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It's been just over a decade since the concept of Open Access (OA) first captured the attention of the scientific and scholarly research community, bringing with it the promise and potential of a shining new digital landscape, in which knowledge is freely shared and freely used, and the pace of s

An open-access fund is a pool of money set aside by an institution to support publication models that enable free, immediate, online distribution of, and access to, scholarly research. 

“How do we pay for Open Access?” is a key question faced by publishers, authors, and libraries as awareness and interest in free, immediate, online access to scholarly research increases. SPARC examines the issue of sustainability for current and prospective open-access publishers in a timely new guide, “Income models for Open Access: An overview of current practice,” by Raym Crow.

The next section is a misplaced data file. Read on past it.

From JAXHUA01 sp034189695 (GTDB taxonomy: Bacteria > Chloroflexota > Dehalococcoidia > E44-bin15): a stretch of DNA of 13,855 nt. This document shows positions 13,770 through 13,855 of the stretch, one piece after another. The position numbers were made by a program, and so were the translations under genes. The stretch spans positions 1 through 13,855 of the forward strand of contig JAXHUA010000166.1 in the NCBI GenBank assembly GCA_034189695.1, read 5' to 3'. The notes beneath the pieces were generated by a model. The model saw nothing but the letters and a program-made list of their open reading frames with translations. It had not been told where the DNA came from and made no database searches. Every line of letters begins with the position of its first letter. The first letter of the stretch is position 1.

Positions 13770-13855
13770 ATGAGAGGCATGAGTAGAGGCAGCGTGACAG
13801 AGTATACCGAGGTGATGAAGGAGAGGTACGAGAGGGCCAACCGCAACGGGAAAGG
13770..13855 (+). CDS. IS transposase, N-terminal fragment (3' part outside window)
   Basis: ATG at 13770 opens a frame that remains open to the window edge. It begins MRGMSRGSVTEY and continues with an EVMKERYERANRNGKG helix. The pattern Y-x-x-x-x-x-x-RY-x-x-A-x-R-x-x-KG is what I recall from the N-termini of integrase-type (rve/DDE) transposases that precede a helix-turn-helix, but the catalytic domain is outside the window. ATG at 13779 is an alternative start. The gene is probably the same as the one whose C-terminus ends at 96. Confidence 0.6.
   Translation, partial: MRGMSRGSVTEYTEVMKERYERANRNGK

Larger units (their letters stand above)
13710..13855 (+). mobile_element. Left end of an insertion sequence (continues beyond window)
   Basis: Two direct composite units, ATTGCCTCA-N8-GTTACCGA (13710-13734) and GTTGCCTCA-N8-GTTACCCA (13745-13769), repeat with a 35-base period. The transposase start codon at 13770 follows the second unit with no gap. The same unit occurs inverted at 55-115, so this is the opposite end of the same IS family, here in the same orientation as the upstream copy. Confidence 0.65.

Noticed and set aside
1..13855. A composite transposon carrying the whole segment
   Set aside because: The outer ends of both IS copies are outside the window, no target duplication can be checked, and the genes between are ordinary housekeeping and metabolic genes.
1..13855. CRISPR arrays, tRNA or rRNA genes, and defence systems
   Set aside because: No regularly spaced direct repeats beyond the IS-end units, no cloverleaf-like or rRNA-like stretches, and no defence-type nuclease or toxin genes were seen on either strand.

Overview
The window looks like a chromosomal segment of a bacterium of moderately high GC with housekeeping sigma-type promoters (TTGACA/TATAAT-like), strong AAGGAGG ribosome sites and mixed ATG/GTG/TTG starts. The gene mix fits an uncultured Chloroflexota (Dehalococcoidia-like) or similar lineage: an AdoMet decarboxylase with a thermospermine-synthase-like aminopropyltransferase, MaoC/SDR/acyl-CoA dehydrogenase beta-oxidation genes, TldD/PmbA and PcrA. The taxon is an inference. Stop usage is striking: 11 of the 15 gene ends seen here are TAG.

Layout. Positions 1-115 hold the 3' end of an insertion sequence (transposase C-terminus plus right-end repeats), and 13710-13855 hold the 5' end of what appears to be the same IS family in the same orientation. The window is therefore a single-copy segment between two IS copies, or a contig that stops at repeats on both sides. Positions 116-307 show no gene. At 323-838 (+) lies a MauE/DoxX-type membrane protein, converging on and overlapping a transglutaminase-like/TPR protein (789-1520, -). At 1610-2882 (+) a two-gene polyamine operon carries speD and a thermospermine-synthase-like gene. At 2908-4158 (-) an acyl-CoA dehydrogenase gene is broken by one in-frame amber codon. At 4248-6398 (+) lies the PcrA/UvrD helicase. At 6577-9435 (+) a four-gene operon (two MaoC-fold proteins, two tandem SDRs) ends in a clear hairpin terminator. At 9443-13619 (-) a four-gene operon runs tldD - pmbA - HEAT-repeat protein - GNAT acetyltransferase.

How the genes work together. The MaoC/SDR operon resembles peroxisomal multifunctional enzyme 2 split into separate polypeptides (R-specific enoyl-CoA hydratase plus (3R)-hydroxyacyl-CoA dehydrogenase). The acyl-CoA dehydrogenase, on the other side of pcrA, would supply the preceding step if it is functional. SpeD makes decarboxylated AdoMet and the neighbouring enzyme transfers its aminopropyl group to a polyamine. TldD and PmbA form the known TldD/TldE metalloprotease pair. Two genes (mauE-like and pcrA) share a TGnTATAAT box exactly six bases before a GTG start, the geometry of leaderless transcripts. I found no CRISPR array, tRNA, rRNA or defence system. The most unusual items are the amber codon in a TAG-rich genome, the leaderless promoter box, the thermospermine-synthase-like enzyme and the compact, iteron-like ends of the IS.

In 2012, the Committee for Economic Development released the report, "The Future of Taxpayer-Funded Research: Who Will Control Access to the Results?" which concluded that federal Open Access policies will accelerate the research process and return significant economic dividends.

This SPARC discussion paper proposes a federation of discipline-specific publishing cooperatives as an alternative operating model for society publishers.

This guide describes how nonprofit publishers can evaluate whether a corporate sponsorship program might be appropriate for their journal and, if appropriate, develop a sponsorship program as a component of the journal's income stream.

The SPARC Author Addendum is a legal instrument that modifies the publisher’s agreement and allows you to keep key rights to your articles. The Author Addendum is a free resource developed by SPARC in partnership with Creative Commons and Science Commons.

A SPARC white paper by Richard Johnson.

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